The 8 December is the date when most Italian families begin to put up their Christmas trees and decorations and is considered to be the start of the festivities.

The Christmas tree has become the symbol of the town of Gubbio. 

The 13 December is the feast day of Saint Lucy - Santa Lucia.  In many parts of northern Italy, she brings gifts to children, rather like Father Christmas.  Children write a letter beginning Cara Santa Lucia,....   They write about how well-behaved they have been and the gifts they would like to receive.   Before going to bed on the night of 12 / 13 December, they leave their letter together with refreshments for the saint and her donkey.   In the morning they will awaken to find goodies and gifts!

Saint Lucy travels in a carriage that is pulled by a donkey.  Often she is portayed wearing a crown of candles, illuminating her path in the dark night.  

The name Lucia comes from the Italian word luce, meaning 'light'.  Her feast day celebrations in Italian towns involve candles and lights, songs and Christmas markets.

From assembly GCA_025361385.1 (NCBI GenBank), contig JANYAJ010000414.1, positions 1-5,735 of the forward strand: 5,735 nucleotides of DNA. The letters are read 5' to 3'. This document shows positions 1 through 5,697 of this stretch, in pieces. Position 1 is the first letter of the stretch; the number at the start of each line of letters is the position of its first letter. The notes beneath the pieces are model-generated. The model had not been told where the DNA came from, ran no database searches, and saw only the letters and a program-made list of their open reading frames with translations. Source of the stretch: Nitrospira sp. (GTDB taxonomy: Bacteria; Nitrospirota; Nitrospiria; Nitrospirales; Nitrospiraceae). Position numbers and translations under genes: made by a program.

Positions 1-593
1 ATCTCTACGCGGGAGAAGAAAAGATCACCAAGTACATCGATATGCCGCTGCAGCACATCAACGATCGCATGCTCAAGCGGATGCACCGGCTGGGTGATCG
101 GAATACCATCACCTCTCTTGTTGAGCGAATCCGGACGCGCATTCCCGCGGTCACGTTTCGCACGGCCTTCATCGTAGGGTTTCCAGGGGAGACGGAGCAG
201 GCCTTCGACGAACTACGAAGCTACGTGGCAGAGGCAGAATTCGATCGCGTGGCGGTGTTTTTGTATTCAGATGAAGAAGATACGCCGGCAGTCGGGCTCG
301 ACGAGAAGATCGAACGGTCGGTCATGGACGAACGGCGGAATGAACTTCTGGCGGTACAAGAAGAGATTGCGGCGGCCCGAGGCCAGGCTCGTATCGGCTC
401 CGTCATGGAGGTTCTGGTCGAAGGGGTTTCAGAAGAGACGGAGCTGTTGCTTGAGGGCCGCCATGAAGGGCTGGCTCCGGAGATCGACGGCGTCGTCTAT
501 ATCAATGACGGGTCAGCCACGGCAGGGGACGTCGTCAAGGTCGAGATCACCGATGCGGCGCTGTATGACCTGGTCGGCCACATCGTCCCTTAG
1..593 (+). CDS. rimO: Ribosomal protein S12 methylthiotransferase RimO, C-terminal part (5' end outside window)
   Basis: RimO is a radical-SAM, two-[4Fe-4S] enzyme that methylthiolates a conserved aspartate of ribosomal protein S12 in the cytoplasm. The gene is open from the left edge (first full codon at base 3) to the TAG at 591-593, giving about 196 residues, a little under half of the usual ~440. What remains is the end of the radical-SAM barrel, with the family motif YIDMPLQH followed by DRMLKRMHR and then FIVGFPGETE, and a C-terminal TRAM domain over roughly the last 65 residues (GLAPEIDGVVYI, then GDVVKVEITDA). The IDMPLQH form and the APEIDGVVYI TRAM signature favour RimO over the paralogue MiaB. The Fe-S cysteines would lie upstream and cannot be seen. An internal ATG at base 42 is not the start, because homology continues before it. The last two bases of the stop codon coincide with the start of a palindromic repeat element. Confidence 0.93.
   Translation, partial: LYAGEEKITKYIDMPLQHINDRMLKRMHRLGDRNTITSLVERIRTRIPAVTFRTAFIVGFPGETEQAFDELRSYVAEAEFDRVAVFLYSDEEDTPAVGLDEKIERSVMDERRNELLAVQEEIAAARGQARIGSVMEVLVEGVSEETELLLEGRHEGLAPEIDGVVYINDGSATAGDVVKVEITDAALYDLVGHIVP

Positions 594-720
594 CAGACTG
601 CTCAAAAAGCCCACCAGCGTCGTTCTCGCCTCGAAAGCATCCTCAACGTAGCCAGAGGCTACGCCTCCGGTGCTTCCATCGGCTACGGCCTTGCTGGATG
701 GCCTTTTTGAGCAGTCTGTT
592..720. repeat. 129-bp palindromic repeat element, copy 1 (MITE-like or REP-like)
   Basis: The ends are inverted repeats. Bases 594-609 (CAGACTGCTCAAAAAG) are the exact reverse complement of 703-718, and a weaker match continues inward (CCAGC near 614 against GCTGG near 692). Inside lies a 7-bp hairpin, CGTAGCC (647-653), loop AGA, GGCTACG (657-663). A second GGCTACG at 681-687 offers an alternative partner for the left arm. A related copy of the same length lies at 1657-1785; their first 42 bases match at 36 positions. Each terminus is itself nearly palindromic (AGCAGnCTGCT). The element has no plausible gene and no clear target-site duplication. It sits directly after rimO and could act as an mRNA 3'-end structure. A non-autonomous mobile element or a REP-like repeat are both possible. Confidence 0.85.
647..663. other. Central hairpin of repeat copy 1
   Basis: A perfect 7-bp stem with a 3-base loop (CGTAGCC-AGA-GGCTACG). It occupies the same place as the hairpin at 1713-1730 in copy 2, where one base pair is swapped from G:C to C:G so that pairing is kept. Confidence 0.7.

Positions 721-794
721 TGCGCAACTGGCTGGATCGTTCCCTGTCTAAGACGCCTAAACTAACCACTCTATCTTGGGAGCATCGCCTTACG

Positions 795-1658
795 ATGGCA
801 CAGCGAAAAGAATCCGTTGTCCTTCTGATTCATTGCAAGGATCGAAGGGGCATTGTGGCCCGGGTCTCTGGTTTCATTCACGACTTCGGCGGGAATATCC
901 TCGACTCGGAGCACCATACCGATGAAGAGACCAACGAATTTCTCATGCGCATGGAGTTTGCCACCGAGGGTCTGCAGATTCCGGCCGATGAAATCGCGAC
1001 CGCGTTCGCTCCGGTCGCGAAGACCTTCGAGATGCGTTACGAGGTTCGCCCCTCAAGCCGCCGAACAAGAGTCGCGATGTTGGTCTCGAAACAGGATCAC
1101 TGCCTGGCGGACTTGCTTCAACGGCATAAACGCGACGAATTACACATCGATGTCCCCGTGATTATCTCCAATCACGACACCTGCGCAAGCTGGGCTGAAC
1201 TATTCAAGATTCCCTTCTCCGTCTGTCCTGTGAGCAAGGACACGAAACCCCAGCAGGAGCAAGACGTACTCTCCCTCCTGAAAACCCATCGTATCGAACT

Saint Francis of Assisi is the patron saint of Italy.   In Italian he is called San Francesco d' Assisi.  He was  the person who started the tradition of celebrating Christmas with a crib - un presepe

How did Saint Francis begin this tradition?

On the night of Christmas Eve, in 1223, in a forest by the town of Greccio, Francis and his companions prepared a stable with hay and other natural items such as moss, stones and wood.   He included real animals in the scene. 

Everyone acted as if they were in the Bethlehem stable with the new-born Baby Jesus. 

The event seemed so real and was so wonderful that it was repeated the following Christmas.  Eventually, it became the tradition to create a Nativity Scene every Christmas and in countries all over the world!